Updated on July 3, 2019
For Maria Aparecida Silva, coffee is life. As the owner of Sítio Ribeirão da Onça, a small coffee farm in the Furnas Lake region of Brazil, she has supported herself and her family with her farm for over 65 years. In that time, she has watched the price of land rise significantly and has had to learn how to produce more with the less, operating on only a 5-hectare farm today. Below we share her story on how she is making this work with new skills and knowledge that are enabling her to pass down her legacy to future generations.
Better practices, higher productivity
In 2013, Maria joined an UTZ training program for small coffee farmers in Brazil called the Caminho Sustentia initiative. The initiative aims to increase efficiency in coffee production through technical assistance by teaching good agricultural practices and management techniques. Since then, Maria has noticed and felt the changes.
“UTZ certification has had a positive impact on aspects of quality improvements and value aggregation,” she says. “It has helped us reduce the costs of production, reduce energy and improve the quality and access to markets that are interested in sourcing from small farms.”
UTZ certification has had a positive impact on aspects of quality improvements and value aggregation.
By learning new farming techniques, such as composting and good pruning practices, Maria was able to increase harvest performances without having to hire any external workers. She has also been able to install new eco-pulping machinery that allows her to use less energy and water when processing the coffee beans.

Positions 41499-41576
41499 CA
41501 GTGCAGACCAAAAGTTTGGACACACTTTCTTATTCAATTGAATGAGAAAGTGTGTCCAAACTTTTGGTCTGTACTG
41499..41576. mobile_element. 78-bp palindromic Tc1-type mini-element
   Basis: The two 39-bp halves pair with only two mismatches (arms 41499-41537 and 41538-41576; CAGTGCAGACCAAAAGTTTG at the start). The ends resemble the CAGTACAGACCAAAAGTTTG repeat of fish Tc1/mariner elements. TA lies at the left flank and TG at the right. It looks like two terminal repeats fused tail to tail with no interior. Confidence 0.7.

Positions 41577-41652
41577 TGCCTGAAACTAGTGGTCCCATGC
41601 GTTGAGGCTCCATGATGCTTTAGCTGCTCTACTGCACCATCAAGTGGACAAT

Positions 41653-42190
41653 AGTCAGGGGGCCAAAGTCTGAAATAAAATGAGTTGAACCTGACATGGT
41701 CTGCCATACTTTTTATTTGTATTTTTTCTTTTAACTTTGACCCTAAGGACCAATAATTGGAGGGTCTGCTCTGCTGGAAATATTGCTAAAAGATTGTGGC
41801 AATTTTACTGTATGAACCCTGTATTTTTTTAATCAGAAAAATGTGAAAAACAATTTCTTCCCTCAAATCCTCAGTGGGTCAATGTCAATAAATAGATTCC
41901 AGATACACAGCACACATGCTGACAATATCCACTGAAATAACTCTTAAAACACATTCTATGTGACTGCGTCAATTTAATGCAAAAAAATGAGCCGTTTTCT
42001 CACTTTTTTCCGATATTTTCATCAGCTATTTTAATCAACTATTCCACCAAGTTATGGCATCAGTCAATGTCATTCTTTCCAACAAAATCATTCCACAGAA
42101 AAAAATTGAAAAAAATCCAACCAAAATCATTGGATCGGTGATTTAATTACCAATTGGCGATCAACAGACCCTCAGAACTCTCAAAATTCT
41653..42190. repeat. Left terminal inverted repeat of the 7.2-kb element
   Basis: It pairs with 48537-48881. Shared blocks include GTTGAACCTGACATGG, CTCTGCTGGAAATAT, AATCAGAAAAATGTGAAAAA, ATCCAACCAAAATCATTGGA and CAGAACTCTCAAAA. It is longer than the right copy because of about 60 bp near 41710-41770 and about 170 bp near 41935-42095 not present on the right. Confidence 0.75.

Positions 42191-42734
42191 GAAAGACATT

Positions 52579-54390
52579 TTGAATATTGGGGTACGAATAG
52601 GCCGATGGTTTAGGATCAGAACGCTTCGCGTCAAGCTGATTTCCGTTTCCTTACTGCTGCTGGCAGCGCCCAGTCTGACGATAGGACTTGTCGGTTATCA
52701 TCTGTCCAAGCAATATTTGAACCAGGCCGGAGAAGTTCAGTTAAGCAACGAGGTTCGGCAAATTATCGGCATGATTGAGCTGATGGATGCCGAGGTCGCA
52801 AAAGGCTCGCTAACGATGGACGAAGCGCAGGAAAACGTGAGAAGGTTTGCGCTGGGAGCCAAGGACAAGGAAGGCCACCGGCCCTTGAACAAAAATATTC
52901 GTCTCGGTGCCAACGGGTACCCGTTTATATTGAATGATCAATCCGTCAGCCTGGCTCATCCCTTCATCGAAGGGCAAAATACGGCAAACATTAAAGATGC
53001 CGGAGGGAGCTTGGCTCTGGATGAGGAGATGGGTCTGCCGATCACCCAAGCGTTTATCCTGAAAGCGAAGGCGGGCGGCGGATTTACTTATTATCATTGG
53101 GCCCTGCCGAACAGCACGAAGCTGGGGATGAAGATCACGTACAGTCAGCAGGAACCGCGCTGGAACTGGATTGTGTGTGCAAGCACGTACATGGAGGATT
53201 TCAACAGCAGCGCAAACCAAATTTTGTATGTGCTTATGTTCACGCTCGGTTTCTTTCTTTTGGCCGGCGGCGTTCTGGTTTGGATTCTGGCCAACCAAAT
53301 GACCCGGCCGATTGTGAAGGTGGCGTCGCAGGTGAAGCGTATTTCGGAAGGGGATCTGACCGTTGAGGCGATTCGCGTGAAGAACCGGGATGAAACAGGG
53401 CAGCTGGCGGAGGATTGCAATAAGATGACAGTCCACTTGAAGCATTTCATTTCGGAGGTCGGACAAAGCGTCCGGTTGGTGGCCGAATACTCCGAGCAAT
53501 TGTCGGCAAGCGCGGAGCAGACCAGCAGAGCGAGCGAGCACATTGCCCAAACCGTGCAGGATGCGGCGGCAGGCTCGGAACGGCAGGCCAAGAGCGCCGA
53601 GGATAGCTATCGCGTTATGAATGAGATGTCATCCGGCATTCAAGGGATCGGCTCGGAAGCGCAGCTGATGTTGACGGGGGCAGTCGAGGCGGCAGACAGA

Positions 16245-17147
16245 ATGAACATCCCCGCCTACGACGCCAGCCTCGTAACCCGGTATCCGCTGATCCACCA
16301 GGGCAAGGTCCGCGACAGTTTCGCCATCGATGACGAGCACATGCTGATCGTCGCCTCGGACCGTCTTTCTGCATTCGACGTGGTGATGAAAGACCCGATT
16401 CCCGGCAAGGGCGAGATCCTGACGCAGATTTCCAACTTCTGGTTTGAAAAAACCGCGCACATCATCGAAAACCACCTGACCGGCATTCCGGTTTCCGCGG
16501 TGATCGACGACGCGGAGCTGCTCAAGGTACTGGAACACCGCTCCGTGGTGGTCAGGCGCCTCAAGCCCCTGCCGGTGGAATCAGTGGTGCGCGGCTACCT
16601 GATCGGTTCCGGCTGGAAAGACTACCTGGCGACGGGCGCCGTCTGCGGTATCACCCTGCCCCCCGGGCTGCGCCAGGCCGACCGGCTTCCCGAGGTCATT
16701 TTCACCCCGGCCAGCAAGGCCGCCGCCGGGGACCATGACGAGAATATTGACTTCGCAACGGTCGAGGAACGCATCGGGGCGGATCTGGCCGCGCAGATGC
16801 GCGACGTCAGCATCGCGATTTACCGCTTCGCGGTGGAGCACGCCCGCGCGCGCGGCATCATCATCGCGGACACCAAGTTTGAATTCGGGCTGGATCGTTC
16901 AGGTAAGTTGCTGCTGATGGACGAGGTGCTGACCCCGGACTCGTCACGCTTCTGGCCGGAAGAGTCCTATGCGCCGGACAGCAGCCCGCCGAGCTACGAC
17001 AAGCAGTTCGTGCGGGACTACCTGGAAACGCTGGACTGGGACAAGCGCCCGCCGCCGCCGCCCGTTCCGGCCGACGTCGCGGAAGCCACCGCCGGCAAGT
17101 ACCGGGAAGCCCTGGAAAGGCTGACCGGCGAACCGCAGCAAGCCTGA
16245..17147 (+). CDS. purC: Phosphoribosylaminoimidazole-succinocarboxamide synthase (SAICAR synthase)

Another notable benefit has been the quality of the coffee itself. Due to the high levels of moisture the region gets from Furnas Lake, chances of coffee beans fermenting before harvest is higher. This was an issue Maria had struggled with in the past. With the program, she was able to learn new strategies to prevent this from happening. “Training has shown us how to harvest the cherries so they are as ripe as possible, but before fermentation has occurred,” she says.
Supporting the next generations
Sítio Ribeirão da Onça is a family affair, with everyone, including the women, pitching in.
By taking advantage of the tools and education of the initiative, Maria has found it easier to sustain and support her family’s future, as well as the future of the farm. “My grandchild is graduating with a degree in Agronomy and is already working here on the farm — they have learned so well!”
The changes made through the Caminho Sustentia initiative have rippled through the community, too. Maria commented that she is beginning to notice positive impacts in the city when workers are exposed to the principles of certification and sustainability. An observation echoed in a third-party study conducted on the UTZ coffee program in Brazil which found that 90% of farmers interviewed stated that the program had been beneficial to them and they would recommend it to other farmers.
As issues of climate change continue to grow, saving resources and making the most with what they have will continue to be a challenge for Maria and her family. But, for Maria, coffee farming is the way of life she knows and loves, and through responsible practices, she is encouraged to pass it down to the next generations.
As head of the family, I have to look at good profitability to make sure we have enough in the future. Only through good management is this possible.